24. The hose clip of claim 1, wherein said strap has first and second end portions, and further comprising a tensioning device having a housing arranged so that said end portions of said strap extending through said housing, and means for coupling one end portion of said insert to said strap.
25. The hose clip of claim 1, wherein said strap has marginal portions and said insert has substantially centrally located and substantially radially disposed hooks extending beyond said marginal portions and cooperating with said strap to stress said biasing means prior to application of said strap around a hose, said hooks being deformable to thus enable said biasing means to dissipate energy and to bias said insert and the non-overlapped portion of said inner side against a hose.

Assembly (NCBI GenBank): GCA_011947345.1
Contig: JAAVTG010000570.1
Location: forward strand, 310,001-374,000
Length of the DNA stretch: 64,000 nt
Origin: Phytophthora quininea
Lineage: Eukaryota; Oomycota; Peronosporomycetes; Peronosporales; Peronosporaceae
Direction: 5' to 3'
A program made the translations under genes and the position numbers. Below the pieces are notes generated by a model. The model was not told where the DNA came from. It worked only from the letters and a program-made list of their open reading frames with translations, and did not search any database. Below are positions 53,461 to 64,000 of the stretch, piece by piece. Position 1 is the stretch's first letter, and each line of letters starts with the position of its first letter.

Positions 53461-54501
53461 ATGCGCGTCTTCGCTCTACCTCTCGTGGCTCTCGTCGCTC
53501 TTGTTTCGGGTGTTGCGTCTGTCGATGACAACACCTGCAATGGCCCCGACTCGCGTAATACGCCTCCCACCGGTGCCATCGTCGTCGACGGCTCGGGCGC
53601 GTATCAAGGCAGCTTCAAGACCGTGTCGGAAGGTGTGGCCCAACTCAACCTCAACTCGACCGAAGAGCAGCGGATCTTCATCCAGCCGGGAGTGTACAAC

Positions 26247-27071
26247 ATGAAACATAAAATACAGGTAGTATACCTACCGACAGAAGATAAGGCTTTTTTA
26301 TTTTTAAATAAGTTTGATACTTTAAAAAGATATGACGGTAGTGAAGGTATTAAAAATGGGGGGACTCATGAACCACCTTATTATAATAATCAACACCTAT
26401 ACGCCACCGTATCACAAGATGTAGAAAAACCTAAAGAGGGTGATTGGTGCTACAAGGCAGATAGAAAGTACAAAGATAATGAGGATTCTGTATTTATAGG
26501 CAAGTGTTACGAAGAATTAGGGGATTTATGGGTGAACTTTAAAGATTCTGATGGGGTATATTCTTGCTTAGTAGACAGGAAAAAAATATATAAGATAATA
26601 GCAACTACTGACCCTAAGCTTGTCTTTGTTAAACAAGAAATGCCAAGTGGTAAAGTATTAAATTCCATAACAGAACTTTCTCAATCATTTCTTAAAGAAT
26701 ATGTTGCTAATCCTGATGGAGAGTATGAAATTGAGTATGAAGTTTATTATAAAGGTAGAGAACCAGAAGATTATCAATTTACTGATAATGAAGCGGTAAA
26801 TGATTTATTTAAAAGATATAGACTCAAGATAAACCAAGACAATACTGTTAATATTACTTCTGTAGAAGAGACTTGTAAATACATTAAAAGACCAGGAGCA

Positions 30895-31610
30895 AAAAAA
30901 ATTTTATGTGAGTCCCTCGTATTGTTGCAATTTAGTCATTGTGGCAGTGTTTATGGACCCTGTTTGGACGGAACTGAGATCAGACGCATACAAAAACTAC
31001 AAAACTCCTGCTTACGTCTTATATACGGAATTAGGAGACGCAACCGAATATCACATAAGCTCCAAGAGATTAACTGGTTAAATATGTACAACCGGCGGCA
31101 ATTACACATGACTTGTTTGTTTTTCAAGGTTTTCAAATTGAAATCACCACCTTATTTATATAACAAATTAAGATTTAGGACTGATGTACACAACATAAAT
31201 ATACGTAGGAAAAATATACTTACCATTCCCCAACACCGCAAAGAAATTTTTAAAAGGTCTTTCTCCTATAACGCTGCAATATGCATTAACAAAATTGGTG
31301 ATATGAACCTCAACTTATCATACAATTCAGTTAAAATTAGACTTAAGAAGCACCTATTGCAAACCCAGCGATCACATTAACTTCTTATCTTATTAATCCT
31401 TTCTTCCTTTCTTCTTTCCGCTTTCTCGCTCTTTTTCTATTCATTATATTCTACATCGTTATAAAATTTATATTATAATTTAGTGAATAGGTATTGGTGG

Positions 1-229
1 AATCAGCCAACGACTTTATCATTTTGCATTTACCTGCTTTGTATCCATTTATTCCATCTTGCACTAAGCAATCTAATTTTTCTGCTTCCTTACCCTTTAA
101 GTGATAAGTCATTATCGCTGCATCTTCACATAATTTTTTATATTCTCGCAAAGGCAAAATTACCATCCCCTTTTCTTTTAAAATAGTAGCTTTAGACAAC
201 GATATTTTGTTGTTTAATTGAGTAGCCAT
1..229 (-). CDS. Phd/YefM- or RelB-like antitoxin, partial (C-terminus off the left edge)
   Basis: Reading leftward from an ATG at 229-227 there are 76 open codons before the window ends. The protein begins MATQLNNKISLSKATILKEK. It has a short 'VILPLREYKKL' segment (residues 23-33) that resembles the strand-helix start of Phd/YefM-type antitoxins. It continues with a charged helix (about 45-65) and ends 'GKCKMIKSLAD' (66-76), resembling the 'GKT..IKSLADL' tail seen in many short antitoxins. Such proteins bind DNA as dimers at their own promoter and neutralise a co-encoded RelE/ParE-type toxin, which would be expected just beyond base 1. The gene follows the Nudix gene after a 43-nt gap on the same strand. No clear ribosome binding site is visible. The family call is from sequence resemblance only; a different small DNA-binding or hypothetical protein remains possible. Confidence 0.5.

26. The hose clip of claim 25, wherein said hooks have free ends which releasably engage said strap in stressed condition of said biasing means.
27. The hose clip of claim 26, wherein the outer side of said strap has recesses for the free ends of said hooks.
28. The hose clip of claim 27, wherein said strap has corrugations and said recesses are provided in said corrugations.
29. The hose clip of claim 1, wherein said strap has marginal portions, and further comprising means for maintaining said biasing means in stressed condition prior to application of said strap around a hose, said maintaining means including hooks provided on said insert and extending substantially radially outwardly beyond said marginal portions, said hooks having free ends and said maintaining means further comprising a yoke overlying said outer side and separably connected with said free ends.